A Crisp $10
Doing dynamic dinners at farmers markets with one Alexander Hamilton.
Thursday, September 18, 2008
With the Pacific Grove Farmers Market launching this past July, you can dine at a farmers market just about every day of the week. The vendors are local, the food tasty and fresh. What more could a foodie ask for? Well, great deals– so I decided to visit farmers markets around the Bay to see what $10 can buy me.
MONDAY: Everyone’s Harvest Pacific Grove Certified Farmers Market Lighthouse Avenue, downtown Pacific Grove, 4-8pm (7pm in winter)
I followed my nose to an open barbecue billowing with smoke. I was surveying the white-tented food vendors– roast chicken, tri-tip, gyros– when swaying palm trees framed by an orangey-pink sunset caught my eye. I ordered a veggie spring roll beneath Thaiwaiian’s Technicolor banner and was handed a crisp, golden bundle. I squirted sweet and sour sauce over the roll that was about the length of my index finger. As my teeth penetrated the freshly fried skin, bean sprouts, glass noodles and shredded cabbage fell into my mouth. On its own, it would have been quite plain, but dipped in the sweet-tart soy-based sauce studded with garlic, the spring roll was quite tasty.
Maybe it was the free mini-falafel balls, but I was also drawn to Mr. Falafel and Hummus, where I ordered a chicken shwarma. Remembering the Arabic word for thank you, shukran, I grabbed my pita sandwich and sat down on the curb to unwrap my main course. I took a bite and hiding in the pillowy-soft pita bread were savory chunks of chicken breast spiced with cumin and pepper.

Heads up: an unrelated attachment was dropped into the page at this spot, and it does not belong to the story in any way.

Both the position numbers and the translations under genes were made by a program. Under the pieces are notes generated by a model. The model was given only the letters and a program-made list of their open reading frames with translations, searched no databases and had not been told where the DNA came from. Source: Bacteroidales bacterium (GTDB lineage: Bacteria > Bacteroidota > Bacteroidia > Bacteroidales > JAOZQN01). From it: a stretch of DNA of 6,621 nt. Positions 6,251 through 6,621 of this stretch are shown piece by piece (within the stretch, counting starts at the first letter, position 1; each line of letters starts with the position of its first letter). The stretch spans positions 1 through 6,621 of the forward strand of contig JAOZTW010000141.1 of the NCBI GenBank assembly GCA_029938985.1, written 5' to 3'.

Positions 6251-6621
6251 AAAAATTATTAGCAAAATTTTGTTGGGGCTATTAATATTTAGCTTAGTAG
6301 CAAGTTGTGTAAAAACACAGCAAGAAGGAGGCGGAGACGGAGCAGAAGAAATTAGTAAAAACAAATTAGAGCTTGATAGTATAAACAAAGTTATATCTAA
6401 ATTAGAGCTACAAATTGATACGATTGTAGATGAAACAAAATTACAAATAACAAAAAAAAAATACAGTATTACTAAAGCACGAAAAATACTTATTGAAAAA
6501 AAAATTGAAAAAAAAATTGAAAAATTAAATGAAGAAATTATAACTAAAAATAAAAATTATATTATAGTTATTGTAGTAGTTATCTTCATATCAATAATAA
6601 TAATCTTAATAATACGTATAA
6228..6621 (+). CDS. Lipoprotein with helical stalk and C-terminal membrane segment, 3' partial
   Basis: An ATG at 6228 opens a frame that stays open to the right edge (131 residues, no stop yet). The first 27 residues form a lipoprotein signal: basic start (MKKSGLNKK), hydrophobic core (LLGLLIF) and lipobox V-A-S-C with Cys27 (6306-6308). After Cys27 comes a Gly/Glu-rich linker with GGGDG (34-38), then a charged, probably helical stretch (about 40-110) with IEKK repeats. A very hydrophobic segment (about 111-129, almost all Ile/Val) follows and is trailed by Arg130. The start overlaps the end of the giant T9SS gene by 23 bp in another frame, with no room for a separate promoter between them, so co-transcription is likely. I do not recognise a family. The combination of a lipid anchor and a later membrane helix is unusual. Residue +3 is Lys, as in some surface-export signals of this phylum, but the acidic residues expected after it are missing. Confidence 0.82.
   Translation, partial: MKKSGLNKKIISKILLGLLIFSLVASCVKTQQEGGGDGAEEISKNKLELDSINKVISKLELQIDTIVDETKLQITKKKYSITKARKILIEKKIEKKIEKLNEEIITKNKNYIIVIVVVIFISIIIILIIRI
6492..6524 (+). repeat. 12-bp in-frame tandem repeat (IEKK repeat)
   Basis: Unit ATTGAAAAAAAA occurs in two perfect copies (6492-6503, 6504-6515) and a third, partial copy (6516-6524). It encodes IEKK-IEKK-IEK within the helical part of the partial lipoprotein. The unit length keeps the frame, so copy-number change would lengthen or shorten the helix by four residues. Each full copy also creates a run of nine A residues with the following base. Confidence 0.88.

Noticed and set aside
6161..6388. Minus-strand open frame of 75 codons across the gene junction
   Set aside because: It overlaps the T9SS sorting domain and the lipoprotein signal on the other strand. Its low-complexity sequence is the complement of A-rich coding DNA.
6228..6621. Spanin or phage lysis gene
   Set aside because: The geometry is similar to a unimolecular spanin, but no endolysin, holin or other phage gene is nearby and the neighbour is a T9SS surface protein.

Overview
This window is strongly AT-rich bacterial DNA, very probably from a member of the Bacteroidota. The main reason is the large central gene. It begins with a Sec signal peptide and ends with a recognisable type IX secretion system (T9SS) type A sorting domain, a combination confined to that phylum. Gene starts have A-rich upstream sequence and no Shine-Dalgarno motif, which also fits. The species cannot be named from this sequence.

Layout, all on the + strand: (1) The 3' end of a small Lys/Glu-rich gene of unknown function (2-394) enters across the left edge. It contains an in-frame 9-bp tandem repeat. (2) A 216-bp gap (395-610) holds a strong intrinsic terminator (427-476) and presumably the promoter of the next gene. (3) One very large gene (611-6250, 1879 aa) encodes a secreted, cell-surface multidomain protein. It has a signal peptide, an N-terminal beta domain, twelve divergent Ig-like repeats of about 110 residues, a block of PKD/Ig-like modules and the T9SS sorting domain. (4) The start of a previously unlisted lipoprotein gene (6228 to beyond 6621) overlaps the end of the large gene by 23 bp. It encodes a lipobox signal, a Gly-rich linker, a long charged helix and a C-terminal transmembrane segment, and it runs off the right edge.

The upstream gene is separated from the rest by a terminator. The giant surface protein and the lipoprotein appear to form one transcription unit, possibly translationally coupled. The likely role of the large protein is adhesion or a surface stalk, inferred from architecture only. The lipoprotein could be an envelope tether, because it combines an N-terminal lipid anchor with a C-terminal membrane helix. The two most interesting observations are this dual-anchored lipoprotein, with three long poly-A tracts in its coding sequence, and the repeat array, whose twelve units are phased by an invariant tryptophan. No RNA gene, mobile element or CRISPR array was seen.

I ended my very satisfying meal with a throwback to my childhood– a Sparky’s root beer float.
Check please: Vegetarian spring roll: $1.50 Chicken shwarma: $6 Falafel balls: free (or 10 for $3) Root beer float: $3 Total: $10.50
TUESDAY: Old Monterey Marketplace Alvarado Street, Monterey, 4-8pm (7pm in winter)
At this popular market, Korean rice bowls, deep-fried calamari and Bavarian bratwurst beckoned. Yet a yellow banner emblazoned “Russian Blintzes” in bright red letters stood out.
The words “vegan” and “wheat-free” usually send me running in the opposite direction, but this time I was curious. Ilya, the man behind the blintz, said their vegan batter is made with canola oil, unbleached white flour and water. The wheat-free version is made with chickpea flour. Ilya worked quickly, pouring equal amounts of batter into two crepe pans sitting on makeshift burners. Then he scattered spinach, tomatoes, green onions, feta and cheddar cheeses over each crepe and folded it into thirds before serving. For a truly vegan blintz, opt for lemon juice in lieu of cheese. The blintz almost blew my budget ($8) but it was definitely tasty, and quite filling. I loved its simplicity. The spongy crepe, just a tad sweet, was a delightful wrap for the barely cooked spinach and just-melted cheeses.
Lest you think this is a California-inspired concoction, vegetarian blintzes are not uncommon in Russia. “This is the vegetarian part of Russian food,” Ilya explained. In Russia, savory blintzes are eaten all day long and sweet crepes are usually breakfast food. But Ilya is happy to oblige with your choice of strawberry and the very American cheesecake and/or chocolate syrup anytime.
After gobbling up my crepe, I had just enough money left for a refreshing watermelon drink from Jiquilpan Frutas y Aguas Frescas.
Check please: Blintz: $8 Watermelon drink: $2 Total: $10
THURSDAY: Monterey Farmers Market (Monterey Bay Certified Farmers Markets) Monterey Peninsula College, 930 Fremont St., Monterey, 2:30-6pm